This is  a (short) paper on the proper role of privacy in merger review, which can be found here. While focusing mainly on the US (where there have “been increasing calls for the Federal Trade Commission (“FTC”) and U.S. Department of Justice (“DOJ”) to consider the potential loss of consumer privacy as a factor in their merger reviews and to challenge mergers of firms with large stores of personal data that otherwise pose no apparent competitive issues”), it could be read more generally. The argument in this paper is quite straightforward: the law is clear that non-competition factors – such as standalone consumer concerns – cannot be considered in antitrust analysis. Further, the law seems to be on sound policy grounds. The paper begins by arguing that there are good reasons why privacy should not be applied as a competitive parameter. First, there are a variety of concepts of privacy, and it is unclear which one should be applied. Secondly,…

William Kovacic and Marianela Lopez-Galdos ‘The Lifecycles of Competition Systems : Explaining Variation in the Implementation of New Regimes’ (2016) 79 Law and Contemporary Problems 85

Starting from the observation that, over the last 30 years, antitrust / competition law has had a rate of adoption across the world almost without parallel in the history of economic regulation, this article – which can be found here – examines one particular aspect of the global adoption of  competition law systems: what jurisdictions must do to build the institutions needed for effective competition law implementation, and in particular, to develop programs that improve economic performance. The underlying assumption is that “improvements in institutional arrangements [i.e. institutional design and policy implementation] tend to yield superior policy outcomes.” The article is structured as follows: Part II sets out the major assumptions that underpin the theory outlined in the article. These assumptions are based on “a large and growing body of literature on the development of new competition law systems”, on “a benchmarking project undertaken by the George Washington [which] has collected information about ten major institutional characteristics for the world’s 130 competition…

Alison Jones ‘ Antitrust Appraisal of Vertical Agreements in the ASEAN Economic Community’ in Ong (ed.) The Regionalisation of Competition Law and Policy within the ASEAN Economic Community (2018, CUP)

This paper – which you can find here – looks at the different approaches to vertical agreements across ASEAN. The paper draws on practice and experience in the US and EU to consider whether, and if so how, the approach to vertical agreements under the competition law systems of ASEAN countries should be changed in order to ensure a more coherent policy across the region. Following an introduction, Section 2 examines how divergent national policies towards vertical agreements in ASEAN might be damaging competition, efficiency and market integration, and why greater convergence around a harmonised framework might be desirable. It begins by reviewing the outlines of the ASEAN single market and by assessing the role of competition law for its development. It devotes particular attention to the treatment of vertical agreements, which are subject to a spectrum of radically different approaches across the region – from only vertical agreements by dominant companies being subject to competition law in Singapore and…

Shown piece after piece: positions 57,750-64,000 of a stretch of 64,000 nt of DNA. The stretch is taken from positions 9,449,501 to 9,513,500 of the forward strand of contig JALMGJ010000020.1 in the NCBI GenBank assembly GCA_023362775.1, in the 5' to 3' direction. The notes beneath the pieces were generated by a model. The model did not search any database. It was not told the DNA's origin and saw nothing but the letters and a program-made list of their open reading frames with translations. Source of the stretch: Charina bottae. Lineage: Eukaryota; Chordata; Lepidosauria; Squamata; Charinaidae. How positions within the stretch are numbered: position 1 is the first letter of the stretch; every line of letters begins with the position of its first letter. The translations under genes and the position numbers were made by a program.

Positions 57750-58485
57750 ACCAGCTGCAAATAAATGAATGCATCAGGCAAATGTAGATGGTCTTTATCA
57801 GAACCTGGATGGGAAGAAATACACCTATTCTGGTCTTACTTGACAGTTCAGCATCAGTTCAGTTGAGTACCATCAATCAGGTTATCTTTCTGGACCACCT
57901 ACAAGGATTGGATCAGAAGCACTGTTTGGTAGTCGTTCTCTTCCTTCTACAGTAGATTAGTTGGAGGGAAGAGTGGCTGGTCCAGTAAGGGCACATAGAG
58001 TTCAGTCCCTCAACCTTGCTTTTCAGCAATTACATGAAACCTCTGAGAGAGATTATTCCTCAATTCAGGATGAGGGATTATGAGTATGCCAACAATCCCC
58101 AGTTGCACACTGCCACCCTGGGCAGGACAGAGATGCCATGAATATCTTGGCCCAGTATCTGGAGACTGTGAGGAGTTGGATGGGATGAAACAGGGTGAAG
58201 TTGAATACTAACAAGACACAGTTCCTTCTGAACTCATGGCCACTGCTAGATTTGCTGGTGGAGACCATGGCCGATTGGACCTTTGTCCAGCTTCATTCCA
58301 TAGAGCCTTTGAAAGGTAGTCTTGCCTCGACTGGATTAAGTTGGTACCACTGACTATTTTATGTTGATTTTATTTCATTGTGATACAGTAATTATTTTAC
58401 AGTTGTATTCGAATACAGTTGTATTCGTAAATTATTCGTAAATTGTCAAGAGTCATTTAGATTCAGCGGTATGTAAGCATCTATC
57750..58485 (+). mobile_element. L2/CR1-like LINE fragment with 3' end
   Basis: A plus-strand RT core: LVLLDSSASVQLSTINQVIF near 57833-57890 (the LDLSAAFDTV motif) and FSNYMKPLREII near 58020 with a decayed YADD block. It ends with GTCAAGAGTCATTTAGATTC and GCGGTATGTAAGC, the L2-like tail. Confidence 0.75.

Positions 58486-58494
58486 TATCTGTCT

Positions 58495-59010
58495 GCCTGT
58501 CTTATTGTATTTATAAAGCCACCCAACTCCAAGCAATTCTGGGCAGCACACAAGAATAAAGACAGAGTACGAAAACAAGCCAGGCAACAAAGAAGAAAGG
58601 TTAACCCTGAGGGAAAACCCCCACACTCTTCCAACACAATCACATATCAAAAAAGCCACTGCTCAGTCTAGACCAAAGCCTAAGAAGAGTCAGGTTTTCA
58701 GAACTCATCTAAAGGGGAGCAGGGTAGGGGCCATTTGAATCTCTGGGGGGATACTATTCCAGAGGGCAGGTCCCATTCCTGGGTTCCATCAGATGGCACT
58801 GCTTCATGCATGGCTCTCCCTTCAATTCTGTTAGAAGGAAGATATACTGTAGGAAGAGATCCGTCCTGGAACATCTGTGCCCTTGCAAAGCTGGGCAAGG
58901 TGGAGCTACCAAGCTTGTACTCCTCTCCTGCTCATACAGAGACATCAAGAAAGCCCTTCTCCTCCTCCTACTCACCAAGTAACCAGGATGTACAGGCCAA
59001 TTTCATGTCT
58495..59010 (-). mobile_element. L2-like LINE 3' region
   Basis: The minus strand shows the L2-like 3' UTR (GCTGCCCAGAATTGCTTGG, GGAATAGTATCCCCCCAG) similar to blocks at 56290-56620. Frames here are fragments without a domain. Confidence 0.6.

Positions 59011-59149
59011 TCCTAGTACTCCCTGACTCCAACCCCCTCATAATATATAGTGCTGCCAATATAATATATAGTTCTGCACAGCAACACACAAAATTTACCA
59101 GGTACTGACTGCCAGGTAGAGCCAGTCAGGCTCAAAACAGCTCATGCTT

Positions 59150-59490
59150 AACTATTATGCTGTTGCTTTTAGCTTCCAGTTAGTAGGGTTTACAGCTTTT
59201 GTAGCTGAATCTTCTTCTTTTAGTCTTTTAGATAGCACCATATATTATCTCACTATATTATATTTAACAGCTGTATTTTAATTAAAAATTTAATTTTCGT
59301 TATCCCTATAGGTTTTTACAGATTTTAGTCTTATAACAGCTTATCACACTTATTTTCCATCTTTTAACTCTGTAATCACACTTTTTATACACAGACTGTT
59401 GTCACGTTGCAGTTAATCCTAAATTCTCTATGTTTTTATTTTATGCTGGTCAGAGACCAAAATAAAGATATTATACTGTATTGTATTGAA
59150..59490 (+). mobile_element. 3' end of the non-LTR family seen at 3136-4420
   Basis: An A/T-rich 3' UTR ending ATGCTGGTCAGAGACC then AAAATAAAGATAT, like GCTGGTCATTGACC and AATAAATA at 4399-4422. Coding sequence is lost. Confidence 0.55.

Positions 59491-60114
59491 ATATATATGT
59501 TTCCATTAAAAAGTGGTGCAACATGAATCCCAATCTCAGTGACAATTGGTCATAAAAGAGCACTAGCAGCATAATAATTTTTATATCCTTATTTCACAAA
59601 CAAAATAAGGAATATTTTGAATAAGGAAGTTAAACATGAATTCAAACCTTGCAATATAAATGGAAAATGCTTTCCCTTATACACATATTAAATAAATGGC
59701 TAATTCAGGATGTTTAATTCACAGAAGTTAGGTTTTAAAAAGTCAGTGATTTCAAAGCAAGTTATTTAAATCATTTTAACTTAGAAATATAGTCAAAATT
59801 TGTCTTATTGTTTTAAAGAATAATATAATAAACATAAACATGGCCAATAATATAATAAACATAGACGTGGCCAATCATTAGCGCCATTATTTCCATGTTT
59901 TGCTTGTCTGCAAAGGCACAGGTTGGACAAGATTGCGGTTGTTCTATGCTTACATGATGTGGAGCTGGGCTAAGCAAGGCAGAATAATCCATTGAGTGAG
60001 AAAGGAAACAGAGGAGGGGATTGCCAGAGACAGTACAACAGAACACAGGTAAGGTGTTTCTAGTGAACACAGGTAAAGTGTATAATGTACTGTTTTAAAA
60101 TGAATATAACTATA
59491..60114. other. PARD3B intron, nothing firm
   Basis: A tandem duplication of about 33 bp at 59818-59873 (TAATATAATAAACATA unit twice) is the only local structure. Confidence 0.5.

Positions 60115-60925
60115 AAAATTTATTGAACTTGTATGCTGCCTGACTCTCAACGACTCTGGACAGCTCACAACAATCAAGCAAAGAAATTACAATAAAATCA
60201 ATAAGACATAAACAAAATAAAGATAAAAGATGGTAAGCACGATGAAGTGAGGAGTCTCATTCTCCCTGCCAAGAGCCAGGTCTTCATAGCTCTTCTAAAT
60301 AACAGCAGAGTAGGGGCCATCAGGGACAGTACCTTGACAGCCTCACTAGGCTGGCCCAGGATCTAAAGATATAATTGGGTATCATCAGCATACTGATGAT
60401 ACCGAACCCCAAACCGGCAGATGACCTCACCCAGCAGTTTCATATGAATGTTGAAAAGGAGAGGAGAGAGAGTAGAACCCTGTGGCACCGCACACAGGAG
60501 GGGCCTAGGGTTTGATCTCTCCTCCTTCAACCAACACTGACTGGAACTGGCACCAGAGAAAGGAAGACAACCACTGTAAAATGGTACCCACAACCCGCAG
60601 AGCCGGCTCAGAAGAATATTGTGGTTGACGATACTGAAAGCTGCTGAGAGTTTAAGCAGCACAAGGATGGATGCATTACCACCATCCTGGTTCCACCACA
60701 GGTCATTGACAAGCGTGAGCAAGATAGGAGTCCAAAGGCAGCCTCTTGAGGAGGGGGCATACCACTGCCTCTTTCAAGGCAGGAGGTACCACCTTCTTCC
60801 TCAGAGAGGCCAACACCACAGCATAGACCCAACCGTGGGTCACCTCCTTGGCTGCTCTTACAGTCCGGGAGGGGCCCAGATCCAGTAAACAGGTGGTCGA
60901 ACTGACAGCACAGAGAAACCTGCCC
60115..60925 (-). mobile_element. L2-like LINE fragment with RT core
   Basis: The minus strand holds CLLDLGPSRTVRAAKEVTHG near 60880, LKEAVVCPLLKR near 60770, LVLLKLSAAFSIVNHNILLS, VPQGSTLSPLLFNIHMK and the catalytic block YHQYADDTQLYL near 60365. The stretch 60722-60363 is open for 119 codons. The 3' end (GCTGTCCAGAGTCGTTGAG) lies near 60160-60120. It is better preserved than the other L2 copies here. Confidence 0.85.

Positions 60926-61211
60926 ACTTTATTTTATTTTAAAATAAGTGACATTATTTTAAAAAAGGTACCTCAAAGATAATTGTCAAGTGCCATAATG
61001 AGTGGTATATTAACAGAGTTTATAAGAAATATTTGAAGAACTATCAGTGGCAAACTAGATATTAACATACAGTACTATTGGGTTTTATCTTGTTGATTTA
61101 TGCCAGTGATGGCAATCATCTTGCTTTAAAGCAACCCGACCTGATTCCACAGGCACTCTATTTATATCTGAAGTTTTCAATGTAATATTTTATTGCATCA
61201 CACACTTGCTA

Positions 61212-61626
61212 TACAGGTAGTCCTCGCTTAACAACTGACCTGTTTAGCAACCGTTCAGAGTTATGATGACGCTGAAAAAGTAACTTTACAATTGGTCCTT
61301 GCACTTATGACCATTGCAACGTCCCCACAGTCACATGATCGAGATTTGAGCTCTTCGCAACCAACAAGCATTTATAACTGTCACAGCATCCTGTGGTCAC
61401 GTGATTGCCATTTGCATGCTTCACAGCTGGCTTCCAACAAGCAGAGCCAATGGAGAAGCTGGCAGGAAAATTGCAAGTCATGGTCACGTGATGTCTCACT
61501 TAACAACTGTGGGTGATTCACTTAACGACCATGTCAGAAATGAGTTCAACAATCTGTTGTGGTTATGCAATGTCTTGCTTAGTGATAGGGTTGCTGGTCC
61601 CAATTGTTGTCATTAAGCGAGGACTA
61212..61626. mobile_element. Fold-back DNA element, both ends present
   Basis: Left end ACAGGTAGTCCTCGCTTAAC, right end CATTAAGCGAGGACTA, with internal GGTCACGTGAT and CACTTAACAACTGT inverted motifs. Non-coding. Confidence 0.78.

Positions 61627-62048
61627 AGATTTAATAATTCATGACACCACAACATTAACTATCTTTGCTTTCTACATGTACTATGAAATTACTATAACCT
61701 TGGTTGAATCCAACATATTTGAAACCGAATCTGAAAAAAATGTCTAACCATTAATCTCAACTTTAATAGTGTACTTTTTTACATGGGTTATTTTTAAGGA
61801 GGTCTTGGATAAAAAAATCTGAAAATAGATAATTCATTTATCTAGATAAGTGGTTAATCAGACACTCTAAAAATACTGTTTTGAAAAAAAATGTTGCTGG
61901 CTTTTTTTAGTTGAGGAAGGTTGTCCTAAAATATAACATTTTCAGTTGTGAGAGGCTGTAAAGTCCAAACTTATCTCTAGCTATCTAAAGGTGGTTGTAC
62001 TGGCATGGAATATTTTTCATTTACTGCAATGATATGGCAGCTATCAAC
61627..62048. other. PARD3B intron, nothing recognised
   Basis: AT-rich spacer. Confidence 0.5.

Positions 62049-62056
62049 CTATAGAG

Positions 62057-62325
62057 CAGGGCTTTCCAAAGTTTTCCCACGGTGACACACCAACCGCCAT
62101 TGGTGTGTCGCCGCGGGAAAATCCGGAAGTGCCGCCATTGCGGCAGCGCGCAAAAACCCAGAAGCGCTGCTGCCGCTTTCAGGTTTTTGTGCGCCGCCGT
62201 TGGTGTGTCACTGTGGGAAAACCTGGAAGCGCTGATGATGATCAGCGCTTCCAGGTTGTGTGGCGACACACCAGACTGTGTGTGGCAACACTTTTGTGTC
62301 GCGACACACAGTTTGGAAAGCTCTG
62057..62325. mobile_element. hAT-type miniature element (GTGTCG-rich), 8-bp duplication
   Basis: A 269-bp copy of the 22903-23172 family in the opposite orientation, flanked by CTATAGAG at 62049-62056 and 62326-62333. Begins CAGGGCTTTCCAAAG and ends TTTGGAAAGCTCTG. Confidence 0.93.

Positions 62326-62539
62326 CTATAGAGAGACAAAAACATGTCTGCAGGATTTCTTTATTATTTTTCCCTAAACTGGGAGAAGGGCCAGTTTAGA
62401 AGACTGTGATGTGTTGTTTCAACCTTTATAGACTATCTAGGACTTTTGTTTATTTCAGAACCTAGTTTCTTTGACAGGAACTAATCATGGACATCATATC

A. Douglas Melamed ‘Antitrust Law is Not That Complicated’ (2017) Harvard Law Review 130(2) 163

This paper – which can be found here – is a reaction to Louis Kaplow’s article “On the relevance of market power” which I discussed here. It provides a much better summary of Kaplow’s article than what I managed to write then, and also a very apt critique of that paper. As such, I think it would be useful if I were to provide you with a summary of this piece. While seemingly agreeing with the conceptual framework developed by Kaplow, the author (a professor at Stanford) shares some of my critiques (which makes me feel rather relieved, because it means I understood at least parts of Kaplow’s paper). Like me, he reads Kaplow’s paper as implicitly assuming that competition law is ultimately a broad standard directed at maximising economic welfare on each situation. This standard is applied as follows: conduct that reduces economic welfare is unlawful, and conduct that increases economic welfare is lawful. Hence, market power is not really…

Edward B. Rock and Daniel L. Rubinfeld ‘Defusing the Antitrust Threat to Institutional Investor Involvement in Corporate Governance’

This paper – available here – criticises arguments for increased antitrust intervention against institutional investors. The paper begins by identifying its target: “a line of new economics research that claims to show theoretically and empirically that concentration of shareholdings in the hands of diversified investors has substantial anti-competitive effects in concentrated markets”, and subsequent legal scholarship that interprets this economic research to mean that the practices of institutional investors infringe competition law, or should, in any event, be subject antitrust rules. The first half of the paper develops a number of methodological criticisms of existing theoretical and empirical analyses of the portfolio strategies adopted by institutional investors. These criticisms are said to put in doubt a number of conclusions regarding the extent to which common ownership makes a difference to competition in the market – and, by extension, the justifications for antitrust intervention against institutional investors. Part II then analyses the legal implications of the economic evidence, and concludes that holdings by diversified…